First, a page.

As congressional committees and federal investigators examine whether Enron abused off-shore tax shelters to avoid taxes and keep debt off its balance sheet, some experts argue the company was doing just the opposite.
The Houston-based energy company, they say, was using financial sleight of hand to make debt look like income, helping push the company to No. 7 on the Fortune 500 and keeping share values high.
What shareholders didn't know was that the company was telling a different story to the Internal Revenue Service.
"Frankly, the IRS gets a more nearly correct report because most of these transactions didn't result in income," said Donald C. Alexander, a Washington attorney and former Internal Revenue Service commissioner.
Enron's statements filed with the U.S. Securities and Exchange Commission - which recorded $1.8 billion in profits from 1996 to 2000 - relied on the aggressive accounting that has characterized a series of recent Wall Street scandals, most recently at WorldCom, which misstated $3.8 billion in expenses, and Xerox.
The Enron statements were so skewed by deals that masked debt and overstated profits that the company may not have owed taxes after all, according to experts who specialize in federal income tax and corporate transactions.
Meanwhile, Enron used sophisticated tax-saving methods, including deferred taxes, stock options and nearly 900 partnerships in offshore tax havens, to pay no income taxes in four of the five years beginning in 1996 while getting $381 million in tax refunds, according to an analysis by Citizens for Tax Justice.
In one set of transactions now under scrutiny by investigators and the subject of lawsuits, Enron was able to make bank loans look like the sale of assets, allowing the company to keep the debt off its balance sheet and replace it with something that looked like earnings, according to court documents and interviews with Enron officials.
The deal involved Mahonia Ltd., an energy trading company set up in the early 1990s in Jersey, in the British Channel Islands, by Chase Manhattan Bank before it merged with J.P. Morgan to become J.P. Morgan Chase.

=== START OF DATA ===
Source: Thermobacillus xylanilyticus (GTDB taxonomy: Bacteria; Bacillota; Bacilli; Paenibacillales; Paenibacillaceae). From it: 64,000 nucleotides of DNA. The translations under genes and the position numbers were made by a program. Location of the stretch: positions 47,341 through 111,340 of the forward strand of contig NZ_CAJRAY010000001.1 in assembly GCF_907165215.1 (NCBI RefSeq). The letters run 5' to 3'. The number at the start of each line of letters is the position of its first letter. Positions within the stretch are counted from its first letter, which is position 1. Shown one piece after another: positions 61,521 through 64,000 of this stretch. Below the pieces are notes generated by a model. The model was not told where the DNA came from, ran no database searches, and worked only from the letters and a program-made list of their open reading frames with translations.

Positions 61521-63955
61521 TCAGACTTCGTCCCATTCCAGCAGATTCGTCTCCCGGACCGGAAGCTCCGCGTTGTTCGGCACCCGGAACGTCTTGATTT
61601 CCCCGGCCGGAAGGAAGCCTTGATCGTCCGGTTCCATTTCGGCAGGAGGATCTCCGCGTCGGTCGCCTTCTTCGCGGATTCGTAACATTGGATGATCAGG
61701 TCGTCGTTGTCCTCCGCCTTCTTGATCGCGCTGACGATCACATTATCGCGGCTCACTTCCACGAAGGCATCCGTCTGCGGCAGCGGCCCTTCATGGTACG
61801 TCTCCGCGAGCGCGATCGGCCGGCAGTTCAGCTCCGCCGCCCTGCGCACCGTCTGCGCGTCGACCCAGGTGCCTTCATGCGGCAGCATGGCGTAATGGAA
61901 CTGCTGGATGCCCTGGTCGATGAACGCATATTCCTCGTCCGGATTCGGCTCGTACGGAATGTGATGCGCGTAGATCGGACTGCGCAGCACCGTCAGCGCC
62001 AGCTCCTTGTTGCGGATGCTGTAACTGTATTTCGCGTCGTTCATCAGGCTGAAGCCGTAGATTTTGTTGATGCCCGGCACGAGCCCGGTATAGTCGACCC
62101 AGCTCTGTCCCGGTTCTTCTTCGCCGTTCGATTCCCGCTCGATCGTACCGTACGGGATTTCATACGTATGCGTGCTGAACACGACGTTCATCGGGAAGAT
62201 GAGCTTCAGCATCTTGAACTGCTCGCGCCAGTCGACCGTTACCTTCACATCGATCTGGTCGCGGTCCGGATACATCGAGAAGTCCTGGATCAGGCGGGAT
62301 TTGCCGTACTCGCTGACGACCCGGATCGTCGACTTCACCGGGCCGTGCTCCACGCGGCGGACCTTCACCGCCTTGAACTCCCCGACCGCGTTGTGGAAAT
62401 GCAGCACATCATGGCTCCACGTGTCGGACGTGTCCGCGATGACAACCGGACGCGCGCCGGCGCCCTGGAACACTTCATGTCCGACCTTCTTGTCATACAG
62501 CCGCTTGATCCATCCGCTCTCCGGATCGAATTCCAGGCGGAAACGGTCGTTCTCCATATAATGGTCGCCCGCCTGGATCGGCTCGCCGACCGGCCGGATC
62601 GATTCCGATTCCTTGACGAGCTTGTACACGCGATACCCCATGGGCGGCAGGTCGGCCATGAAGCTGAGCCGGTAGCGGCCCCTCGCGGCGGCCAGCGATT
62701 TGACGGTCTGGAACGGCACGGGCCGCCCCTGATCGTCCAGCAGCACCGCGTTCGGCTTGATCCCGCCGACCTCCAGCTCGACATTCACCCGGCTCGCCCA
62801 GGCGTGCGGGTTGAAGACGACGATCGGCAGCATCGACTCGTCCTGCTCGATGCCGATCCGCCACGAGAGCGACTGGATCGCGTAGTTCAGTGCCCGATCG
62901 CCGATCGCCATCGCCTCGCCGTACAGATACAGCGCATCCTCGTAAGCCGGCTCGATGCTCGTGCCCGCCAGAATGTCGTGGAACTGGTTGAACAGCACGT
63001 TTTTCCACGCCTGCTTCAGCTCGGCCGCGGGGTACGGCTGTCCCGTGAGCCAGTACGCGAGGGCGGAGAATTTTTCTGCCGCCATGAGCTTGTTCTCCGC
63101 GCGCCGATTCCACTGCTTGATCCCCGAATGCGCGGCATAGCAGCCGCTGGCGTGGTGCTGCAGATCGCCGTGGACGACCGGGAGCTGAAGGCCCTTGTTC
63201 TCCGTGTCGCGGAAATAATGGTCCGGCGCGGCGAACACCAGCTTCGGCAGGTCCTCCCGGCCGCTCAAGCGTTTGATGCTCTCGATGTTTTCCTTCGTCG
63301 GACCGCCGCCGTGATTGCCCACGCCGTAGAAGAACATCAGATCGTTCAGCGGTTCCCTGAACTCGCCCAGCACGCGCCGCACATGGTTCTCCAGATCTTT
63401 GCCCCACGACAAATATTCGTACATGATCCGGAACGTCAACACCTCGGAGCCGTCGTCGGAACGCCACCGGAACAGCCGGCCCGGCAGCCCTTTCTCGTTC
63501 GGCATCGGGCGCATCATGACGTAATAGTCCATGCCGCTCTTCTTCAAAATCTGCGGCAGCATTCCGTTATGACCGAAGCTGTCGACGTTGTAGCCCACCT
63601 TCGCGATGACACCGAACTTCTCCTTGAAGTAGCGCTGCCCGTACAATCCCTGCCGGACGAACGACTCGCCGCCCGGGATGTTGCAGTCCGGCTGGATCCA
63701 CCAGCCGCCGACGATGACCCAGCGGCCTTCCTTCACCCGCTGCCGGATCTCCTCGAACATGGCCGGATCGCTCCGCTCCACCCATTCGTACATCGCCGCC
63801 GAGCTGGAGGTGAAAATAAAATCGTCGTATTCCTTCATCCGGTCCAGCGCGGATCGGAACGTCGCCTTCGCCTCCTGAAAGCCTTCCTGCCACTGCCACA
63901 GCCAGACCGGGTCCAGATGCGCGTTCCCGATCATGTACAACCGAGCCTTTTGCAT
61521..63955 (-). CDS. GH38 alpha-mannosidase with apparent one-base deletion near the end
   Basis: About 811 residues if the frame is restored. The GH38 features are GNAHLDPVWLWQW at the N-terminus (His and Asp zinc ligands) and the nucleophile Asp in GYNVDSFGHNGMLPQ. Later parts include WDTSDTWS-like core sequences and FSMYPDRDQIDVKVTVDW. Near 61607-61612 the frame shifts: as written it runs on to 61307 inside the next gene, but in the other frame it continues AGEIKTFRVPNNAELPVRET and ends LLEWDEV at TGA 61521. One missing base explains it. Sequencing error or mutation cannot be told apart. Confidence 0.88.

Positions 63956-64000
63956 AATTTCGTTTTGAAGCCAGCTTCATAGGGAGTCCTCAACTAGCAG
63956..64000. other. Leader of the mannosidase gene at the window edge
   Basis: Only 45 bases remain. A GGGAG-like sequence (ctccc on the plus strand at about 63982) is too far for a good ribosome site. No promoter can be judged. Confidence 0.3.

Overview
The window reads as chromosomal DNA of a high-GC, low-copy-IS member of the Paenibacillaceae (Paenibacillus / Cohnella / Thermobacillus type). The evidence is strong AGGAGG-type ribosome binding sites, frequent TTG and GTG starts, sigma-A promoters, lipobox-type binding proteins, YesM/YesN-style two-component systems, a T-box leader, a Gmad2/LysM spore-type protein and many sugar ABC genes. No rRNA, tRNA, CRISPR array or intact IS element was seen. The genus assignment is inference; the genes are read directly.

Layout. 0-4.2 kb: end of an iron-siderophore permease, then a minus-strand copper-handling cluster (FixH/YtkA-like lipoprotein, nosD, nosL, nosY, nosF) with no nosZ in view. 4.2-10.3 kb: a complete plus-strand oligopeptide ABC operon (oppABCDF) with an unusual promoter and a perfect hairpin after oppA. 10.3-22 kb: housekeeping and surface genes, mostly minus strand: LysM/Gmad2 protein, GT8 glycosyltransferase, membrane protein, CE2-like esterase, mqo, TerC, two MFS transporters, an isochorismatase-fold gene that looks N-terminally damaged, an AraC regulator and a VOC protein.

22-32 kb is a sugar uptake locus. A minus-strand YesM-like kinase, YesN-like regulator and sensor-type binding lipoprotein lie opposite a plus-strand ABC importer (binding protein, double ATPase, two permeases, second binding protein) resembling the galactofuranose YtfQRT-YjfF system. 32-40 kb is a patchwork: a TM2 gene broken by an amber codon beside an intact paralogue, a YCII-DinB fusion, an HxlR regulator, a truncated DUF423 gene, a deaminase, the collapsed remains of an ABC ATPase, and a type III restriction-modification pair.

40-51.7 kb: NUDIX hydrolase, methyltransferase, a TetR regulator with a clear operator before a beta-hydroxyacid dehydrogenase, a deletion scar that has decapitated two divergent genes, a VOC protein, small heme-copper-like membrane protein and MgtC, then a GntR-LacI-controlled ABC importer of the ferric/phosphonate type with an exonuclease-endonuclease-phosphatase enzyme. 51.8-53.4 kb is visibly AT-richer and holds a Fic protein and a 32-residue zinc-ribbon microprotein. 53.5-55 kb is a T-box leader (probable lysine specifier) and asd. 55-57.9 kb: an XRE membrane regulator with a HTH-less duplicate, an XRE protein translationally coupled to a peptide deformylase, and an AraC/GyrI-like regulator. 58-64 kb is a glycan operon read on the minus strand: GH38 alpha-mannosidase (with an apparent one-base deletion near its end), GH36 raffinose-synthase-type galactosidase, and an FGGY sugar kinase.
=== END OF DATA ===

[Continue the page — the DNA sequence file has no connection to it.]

Enron would sell oil and gas contracts to Mahonia, often just before the end of the year, booking the deal as a trade, not a loan, and reporting the money from the sale as earnings. In some cases, the oil and gas contracts were immediately sold back to Enron through derivative transactions, creating circular deals that dispersed the losses over time and diffused their impact on Enron's balance sheet.
Over the years, the transactions got so big that Morgan needed a hedge in case Enron defaulted. The bank got 11 insurance companies, including Continental Casualty Company, National Fire Insurance Co., St. Paul Fire & Marine Insurance Co. and Citigroup Inc.'s Travelers unit, to issue guarantees, called "surety bonds," which are often used by insurance companies to ensure a financial obligation is met.
Late last year, Enron did default amid its downward spiral into bankruptcy. The insurers refused to pay the $1.13 billion to cover the transactions, and Morgan sued them in Manhattan federal court. The insurers filed a countersuit alleging that Mahonia fraudulently disguised loans as sales of natural gas and crude oil. Morgan denies the accusation and says the insurance companies were sophisticated enough to know what was going on.
In March, a judge denied Morgan's bid to force the insurers to pay and avoid a trial, singling out one of six contracts, in which Enron sold natural gas to Mahonia on December 28, 2000.
On that same day, Enron also entered into a mirror-image agreement with an entity called Stoneville Aegean Ltd. to buy quantities of gas identical to those that Enron was selling to Mahonia, according to evidence presented by the insurers.
Both the sale to Mahonia and the purchase from Stoneville were to be delivered on the same future date. Both Mahonia and Stoneville were offshore corporations set up by the same company, Mourant & Co.; they had the same director - Ian James - and the same shareholders, according to court documents.
"Taken together, then, these arrangements now appear to be nothing but a disguised loan," said Judge Jed S. Rakoff of U.S. District Court in the Southern district of New York, who is overseeing the case.
While Mahonia agreed in its contract to pay Enron $330 million for gas on the day of the contract, Enron - in its agreement with Stoneville - agreed to pay Stoneville $394 million to buy back the same quantities of gas on the same delivery schedule, but with the $394 million to be paid at specified future dates.
The Mahonia transactions are also included in a class action lawsuit filed by Enron shareholders alleging that Morgan, through Mahonia, helped Enron hide $3.9 billion in debt by disguising about $5 billion in such circular oil and gas transactions.
The bank says the insurance companies are simply trying to get out of paying a straightforward claim.